setpriv - run a program with different Linux privilege settings
Sets or queries various Linux privilege settings that are inherited across
The difference between the commands setpriv and su (or runuser) is that setpriv
does not use open PAM session and does not ask for password. It's simple
non-set-user-ID wrapper around execve
- Clear supplementary groups.
- -d, --dump
- Dump current privilege state. Can be specified more than
once to show extra, mostly useless, information. Incompatible with all
- --groups group...
- Set supplementary groups. The argument is a comma-separated
- Set the inheritable capabilities, ambient capabilities or
the capability bounding set. See capabilities(7). The argument is a
comma-separated list of +cap and -cap entries,
which add or remove an entry respectively. cap can either be a
human-readable name as seen in capabilities(7) without the
cap_ prefix or of the format cap_N, where N is
the internal capability index used by Linux. +all and -all
can be used to add or remove all caps. The set of capabilities starts out
as the current inheritable set for --inh-caps, the current ambient
set for --ambient-caps and the current bounding set for
--bounding-set. If you drop something from the bounding set without
also dropping it from the inheritable set, you are likely to become
confused. Do not do that.
- Preserve supplementary groups. Only useful in conjunction
with --rgid, --egid, or --regid.
- Initialize supplementary groups using initgroups(3).
Only useful in conjunction with --ruid or --reuid.
- List all known capabilities. This option must be specified
- Set the no_new_privs bit. With this bit set,
execve(2) will not grant new privileges. For example, the
set-user-ID and set-group-ID bits as well as file capabilities will be
disabled. (Executing binaries with these bits set will still work, but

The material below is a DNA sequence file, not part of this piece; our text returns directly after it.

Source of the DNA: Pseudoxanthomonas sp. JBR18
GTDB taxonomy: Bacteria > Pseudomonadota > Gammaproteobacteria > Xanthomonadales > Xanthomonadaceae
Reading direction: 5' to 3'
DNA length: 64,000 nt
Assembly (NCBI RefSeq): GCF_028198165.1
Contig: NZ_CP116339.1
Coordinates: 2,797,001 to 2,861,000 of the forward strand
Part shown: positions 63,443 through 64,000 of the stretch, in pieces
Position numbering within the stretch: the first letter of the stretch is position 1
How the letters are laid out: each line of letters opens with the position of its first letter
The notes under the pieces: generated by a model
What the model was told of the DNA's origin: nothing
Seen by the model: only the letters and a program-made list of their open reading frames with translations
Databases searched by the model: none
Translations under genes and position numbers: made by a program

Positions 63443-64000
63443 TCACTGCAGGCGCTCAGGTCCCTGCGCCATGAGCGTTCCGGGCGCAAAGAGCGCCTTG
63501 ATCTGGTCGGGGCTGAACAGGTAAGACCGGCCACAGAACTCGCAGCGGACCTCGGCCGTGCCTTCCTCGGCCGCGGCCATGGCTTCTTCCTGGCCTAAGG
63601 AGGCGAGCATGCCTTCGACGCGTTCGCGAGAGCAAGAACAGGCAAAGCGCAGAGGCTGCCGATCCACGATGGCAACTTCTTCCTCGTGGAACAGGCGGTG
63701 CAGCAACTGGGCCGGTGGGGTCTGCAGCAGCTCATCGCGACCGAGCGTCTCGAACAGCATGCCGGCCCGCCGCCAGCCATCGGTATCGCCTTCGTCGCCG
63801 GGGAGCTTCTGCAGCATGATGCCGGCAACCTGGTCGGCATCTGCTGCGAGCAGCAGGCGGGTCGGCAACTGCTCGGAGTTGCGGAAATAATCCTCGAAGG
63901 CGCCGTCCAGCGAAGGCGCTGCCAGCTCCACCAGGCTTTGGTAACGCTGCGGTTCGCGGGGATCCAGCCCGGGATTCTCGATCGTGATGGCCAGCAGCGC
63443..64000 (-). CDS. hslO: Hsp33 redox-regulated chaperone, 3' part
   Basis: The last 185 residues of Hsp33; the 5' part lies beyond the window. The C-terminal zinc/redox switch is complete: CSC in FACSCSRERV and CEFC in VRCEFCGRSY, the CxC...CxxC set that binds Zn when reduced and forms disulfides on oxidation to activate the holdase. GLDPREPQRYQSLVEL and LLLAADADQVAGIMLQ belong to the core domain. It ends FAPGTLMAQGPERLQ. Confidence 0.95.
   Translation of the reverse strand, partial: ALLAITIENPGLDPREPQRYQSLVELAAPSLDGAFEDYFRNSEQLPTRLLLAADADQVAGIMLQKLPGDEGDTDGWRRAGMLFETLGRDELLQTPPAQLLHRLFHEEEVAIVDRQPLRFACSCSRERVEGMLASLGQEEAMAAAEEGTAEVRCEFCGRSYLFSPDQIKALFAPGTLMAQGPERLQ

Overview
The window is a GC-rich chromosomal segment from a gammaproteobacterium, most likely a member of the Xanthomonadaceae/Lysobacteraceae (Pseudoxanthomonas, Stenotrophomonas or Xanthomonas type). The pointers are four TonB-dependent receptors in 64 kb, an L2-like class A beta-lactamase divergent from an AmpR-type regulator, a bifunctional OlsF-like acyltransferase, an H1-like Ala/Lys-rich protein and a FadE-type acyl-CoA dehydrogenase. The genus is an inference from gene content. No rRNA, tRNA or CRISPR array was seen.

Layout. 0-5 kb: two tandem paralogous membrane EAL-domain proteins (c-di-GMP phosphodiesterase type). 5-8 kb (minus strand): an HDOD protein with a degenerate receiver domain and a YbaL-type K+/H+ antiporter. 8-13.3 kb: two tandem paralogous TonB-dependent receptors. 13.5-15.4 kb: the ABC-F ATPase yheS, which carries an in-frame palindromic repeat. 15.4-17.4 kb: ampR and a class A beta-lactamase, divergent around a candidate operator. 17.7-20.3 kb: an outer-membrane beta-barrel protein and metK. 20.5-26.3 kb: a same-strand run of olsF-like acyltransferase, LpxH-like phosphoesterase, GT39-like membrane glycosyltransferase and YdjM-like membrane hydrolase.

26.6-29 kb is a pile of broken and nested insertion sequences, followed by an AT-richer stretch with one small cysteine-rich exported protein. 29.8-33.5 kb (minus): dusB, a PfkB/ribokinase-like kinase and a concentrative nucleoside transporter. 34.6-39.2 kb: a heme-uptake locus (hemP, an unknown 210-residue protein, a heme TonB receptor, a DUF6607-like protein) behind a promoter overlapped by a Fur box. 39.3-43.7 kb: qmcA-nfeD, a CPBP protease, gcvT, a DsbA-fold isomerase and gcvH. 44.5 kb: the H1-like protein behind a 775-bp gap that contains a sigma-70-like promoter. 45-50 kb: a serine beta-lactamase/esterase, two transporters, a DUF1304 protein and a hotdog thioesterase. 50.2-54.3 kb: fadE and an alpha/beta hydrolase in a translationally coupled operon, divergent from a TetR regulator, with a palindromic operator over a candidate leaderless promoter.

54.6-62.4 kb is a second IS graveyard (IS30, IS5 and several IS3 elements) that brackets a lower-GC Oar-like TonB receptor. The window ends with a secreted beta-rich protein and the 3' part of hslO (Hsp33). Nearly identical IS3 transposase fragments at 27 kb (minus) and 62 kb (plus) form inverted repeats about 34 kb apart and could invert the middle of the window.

they will not gain privileges. Certain LSMs, especially AppArmor, may
result in failures to execute certain programs.) This bit is inherited by
child processes and cannot be unset. See prctl(2) and
Documentation/prctl/no_new_privs.txt in the Linux kernel source.
The no_new_privs bit is supported since Linux 3.5.
- --rgid gid, --egid gid,
- Set the real, effective, or both GIDs. The gid
argument can be given as textual group name.
For safety, you must specify one of --clear-groups, --groups,
or --keep-groups if you set any primary gid.
- --ruid uid, --euid uid,
- Set the real, effective, or both UIDs. The uid
argument can be given as textual login name.
Setting a uid or gid does not change capabilities, although
the exec call at the end might change capabilities. This means that, if
you are root, you probably want to do something like:
setpriv --reuid=1000 --regid=1000 --caps=-all
- Set or clear securebits. The argument is a comma-separated
list. The valid securebits are noroot, noroot_locked,
no_setuid_fixup, no_setuid_fixup_locked, and
keep_caps_locked. keep_caps is cleared by execve(2)
and is therefore not allowed.
- --selinux-label label
- Request a particular SELinux transition (using a transition
on exec, not dyntrans). This will fail and cause setpriv(1) to
abort if SELinux is not in use, and the transition may be ignored or cause
execve(2) to fail at SELinux's whim. (In particular, this is
unlikely to work in conjunction with no_new_privs.) This is similar
- --apparmor-profile profile
- Request a particular AppArmor profile (using a transition
on exec). This will fail and cause setpriv(1) to abort if AppArmor
is not in use, and the transition may be ignored or cause execve(2)
to fail at AppArmor's whim.
- -V, --version
- Display version information and exit.
- -h, --help
- Display help text and exit.
If applying any specified option fails, program
will not be run and
will return with exit code 127.
Be careful with this tool -- it may have unexpected security consequences. For
example, setting no_new_privs and then execing a program that is
SELinux-confined (as this tool would do) may prevent the SELinux restrictions
from taking effect.
command is part of the util-linux package and is available